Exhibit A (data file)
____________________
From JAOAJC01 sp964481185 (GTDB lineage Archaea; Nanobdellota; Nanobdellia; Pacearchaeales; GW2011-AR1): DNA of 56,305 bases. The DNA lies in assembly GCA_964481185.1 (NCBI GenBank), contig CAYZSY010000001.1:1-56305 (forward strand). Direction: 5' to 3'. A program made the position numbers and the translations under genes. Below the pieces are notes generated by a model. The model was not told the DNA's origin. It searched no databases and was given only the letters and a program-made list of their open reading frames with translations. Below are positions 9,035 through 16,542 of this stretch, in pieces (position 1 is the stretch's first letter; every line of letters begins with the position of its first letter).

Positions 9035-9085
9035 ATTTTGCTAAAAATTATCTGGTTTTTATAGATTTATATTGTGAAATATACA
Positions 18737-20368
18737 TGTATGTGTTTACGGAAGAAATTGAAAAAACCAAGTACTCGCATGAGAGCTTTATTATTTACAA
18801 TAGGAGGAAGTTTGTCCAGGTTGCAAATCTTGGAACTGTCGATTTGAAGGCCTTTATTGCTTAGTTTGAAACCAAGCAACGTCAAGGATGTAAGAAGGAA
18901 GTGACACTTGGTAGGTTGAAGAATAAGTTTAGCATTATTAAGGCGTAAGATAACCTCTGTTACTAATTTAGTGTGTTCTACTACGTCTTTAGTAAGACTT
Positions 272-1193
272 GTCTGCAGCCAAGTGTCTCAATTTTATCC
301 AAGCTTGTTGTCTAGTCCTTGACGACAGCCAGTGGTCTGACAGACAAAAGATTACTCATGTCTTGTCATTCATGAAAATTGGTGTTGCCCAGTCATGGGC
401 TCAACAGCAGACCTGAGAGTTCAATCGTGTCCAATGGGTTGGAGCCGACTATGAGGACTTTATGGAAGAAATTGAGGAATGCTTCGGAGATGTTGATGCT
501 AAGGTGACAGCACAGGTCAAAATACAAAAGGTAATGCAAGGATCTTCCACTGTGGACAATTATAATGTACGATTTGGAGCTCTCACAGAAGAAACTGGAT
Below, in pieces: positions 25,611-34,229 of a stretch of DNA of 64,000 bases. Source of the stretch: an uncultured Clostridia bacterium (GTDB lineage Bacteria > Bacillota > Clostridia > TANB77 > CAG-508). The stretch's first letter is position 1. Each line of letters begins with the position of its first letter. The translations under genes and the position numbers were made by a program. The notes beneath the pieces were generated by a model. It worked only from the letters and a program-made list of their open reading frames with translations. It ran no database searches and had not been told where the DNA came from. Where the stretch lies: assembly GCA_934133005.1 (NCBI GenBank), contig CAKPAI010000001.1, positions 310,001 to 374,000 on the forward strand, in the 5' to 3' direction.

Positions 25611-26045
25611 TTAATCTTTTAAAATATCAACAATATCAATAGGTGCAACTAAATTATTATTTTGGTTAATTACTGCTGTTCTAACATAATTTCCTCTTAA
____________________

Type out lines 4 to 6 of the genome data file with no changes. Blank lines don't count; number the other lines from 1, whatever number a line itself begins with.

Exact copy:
Positions 18737-20368
18737 TGTATGTGTTTACGGAAGAAATTGAAAAAACCAAGTACTCGCATGAGAGCTTTATTATTTACAA
18801 TAGGAGGAAGTTTGTCCAGGTTGCAAATCTTGGAACTGTCGATTTGAAGGCCTTTATTGCTTAGTTTGAAACCAAGCAACGTCAAGGATGTAAGAAGGAA